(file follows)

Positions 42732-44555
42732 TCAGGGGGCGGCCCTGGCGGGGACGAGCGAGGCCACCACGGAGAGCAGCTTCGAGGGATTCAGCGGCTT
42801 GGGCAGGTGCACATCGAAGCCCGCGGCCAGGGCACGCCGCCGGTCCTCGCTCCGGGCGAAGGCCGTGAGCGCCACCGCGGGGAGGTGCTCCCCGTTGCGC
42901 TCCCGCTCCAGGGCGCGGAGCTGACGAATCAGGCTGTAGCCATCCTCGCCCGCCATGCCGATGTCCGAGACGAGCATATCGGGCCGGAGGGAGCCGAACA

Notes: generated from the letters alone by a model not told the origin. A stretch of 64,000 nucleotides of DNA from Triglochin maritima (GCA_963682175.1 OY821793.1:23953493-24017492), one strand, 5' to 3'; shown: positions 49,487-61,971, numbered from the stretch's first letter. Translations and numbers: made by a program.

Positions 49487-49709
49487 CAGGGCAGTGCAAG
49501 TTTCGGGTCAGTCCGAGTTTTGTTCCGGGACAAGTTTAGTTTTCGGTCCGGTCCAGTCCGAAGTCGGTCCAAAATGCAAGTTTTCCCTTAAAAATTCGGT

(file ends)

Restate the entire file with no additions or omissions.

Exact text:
Positions 42732-44555
42732 TCAGGGGGCGGCCCTGGCGGGGACGAGCGAGGCCACCACGGAGAGCAGCTTCGAGGGATTCAGCGGCTT
42801 GGGCAGGTGCACATCGAAGCCCGCGGCCAGGGCACGCCGCCGGTCCTCGCTCCGGGCGAAGGCCGTGAGCGCCACCGCGGGGAGGTGCTCCCCGTTGCGC
42901 TCCCGCTCCAGGGCGCGGAGCTGACGAATCAGGCTGTAGCCATCCTCGCCCGCCATGCCGATGTCCGAGACGAGCATATCGGGCCGGAGGGAGCCGAACA

Notes: generated from the letters alone by a model not told the origin. A stretch of 64,000 nucleotides of DNA from Triglochin maritima (GCA_963682175.1 OY821793.1:23953493-24017492), one strand, 5' to 3'; shown: positions 49,487-61,971, numbered from the stretch's first letter. Translations and numbers: made by a program.

Positions 49487-49709
49487 CAGGGCAGTGCAAG
49501 TTTCGGGTCAGTCCGAGTTTTGTTCCGGGACAAGTTTAGTTTTCGGTCCGGTCCAGTCCGAAGTCGGTCCAAAATGCAAGTTTTCCCTTAAAAATTCGGT